Washington and Daily Receive Outstanding Educator Award

Nicki Washington (left) and Shaundra Daily
Nicki Washington (left) and Shaundra Daily have launched multiple initiatives aiming at increasing inclusivity in computer science education. (Duke Marketing & Communications)

Duke faculty members Nicki Washington and Shaundra Daily have been recognized by the Association for Computing Machinery (ACM) for their efforts to make the national computing education system more equitable and to combat the unjust impacts of computing on society with the Karl V. Karlstrom Outstanding Educator Award.

Washington, who is the Cue Family Professor of the Practice of Computer Science and Gender, Sexuality & Feminist Studies, and Daily, the Cue Family Professor of the Practice in Electrical and Computer Engineering and Computer Science, have had a critical, wide-reaching impact through the creation of a novel course, a popular training program and a national alliance, among other efforts.

"For far too long, the voices of Black computer scientists — especially Black women — have been excluded from consideration as knowledge producers," Washington said. "I'm extremely proud of the impact made in a discipline that has not always recognized or valued this work."

Washington is credited with developing a first-of-its-kind Race, Gender, Class, & Computing course — aimed at computer science majors — which grounds the discipline of computing in history, sociology, and critical race and gender studies. A primary goal of the course is to ensure that undergraduate students develop a deep understanding of the roots of the inequities in computing, as well as computing's impact on different groups.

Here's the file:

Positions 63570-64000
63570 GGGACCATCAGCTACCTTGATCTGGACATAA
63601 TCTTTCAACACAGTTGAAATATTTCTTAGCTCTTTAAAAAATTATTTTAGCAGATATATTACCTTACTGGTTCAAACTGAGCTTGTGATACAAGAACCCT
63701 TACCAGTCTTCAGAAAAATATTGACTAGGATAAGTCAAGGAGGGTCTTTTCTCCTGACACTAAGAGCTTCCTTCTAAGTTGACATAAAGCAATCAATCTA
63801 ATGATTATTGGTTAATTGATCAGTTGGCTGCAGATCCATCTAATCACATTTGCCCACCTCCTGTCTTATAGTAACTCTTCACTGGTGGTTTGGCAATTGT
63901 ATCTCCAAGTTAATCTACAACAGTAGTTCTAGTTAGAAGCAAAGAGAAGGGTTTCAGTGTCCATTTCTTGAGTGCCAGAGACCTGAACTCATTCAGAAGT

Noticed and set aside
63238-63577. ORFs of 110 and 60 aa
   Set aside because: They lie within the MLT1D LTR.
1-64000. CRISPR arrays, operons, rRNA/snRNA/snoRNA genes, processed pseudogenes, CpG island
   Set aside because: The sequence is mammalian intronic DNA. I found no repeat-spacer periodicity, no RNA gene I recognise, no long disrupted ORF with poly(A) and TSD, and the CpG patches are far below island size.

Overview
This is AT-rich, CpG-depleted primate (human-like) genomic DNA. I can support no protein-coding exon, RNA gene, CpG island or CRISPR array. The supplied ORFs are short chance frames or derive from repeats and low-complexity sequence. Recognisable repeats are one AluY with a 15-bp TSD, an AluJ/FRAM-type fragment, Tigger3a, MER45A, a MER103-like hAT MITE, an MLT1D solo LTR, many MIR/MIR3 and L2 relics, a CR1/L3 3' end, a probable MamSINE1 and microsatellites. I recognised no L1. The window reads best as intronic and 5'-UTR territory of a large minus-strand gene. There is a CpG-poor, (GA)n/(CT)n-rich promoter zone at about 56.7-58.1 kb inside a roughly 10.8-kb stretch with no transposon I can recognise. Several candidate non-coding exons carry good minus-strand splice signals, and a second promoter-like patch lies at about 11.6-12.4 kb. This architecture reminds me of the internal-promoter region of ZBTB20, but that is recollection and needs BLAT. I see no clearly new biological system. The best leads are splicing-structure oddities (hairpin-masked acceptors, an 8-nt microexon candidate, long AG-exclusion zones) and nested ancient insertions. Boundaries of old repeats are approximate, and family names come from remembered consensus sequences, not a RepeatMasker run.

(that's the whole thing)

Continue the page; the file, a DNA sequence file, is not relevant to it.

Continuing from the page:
Building on interest in the course material, Washington joined with Daily and graduate student Cecilé Sadler in 2020 to launch the Cultural Competence in Computing (3C) Fellows program —in which faculty, staff, postdoctoral researchers and Ph.D. students from across North America, Africa, Europe and Australia learn about identity, different forms of oppression, intersectionality, and how they manifest in academic computing environments and technologies.

In 2021, Washington and Daily grew the 3C Fellows program into the Alliance for Identity Inclusive Education in Computing (AiiCE), supported by a $10 million National Science Foundation INCLUDES grant. In just two years, AiiCE has reached 1,184 K-16 educators, 9,387 undergraduate students, and 104,784 K-12 students.

"For the past 25 years, I have been dedicated to enhancing inclusivity in the field of computing," Daily said. "It is a genuine honor to be recognized alongside my collaborator, Nicki, for the commitment and tireless efforts we have poured into this work."

The Karl V. Karlstrom Outstanding Educator Award is presented annually to an outstanding educator at a recognized educational baccalaureate institution who is advancing new teaching methodologies; affecting new curriculum development or expansion in computer science and engineering; or who is making a significant contribution to the educational mission of ACM. Those with 10 years or fewer teaching experience are given special consideration. A prize of $10,000 is supplied to each recipient by Pearson Education.

ACM is the world’s largest computing society, bringing together computing educators, researchers, and professionals to inspire dialogue, share resources and address the field's challenges. It supports the professional growth of its over 100,000 members by providing opportunities for life‐long learning, career development, and professional networking.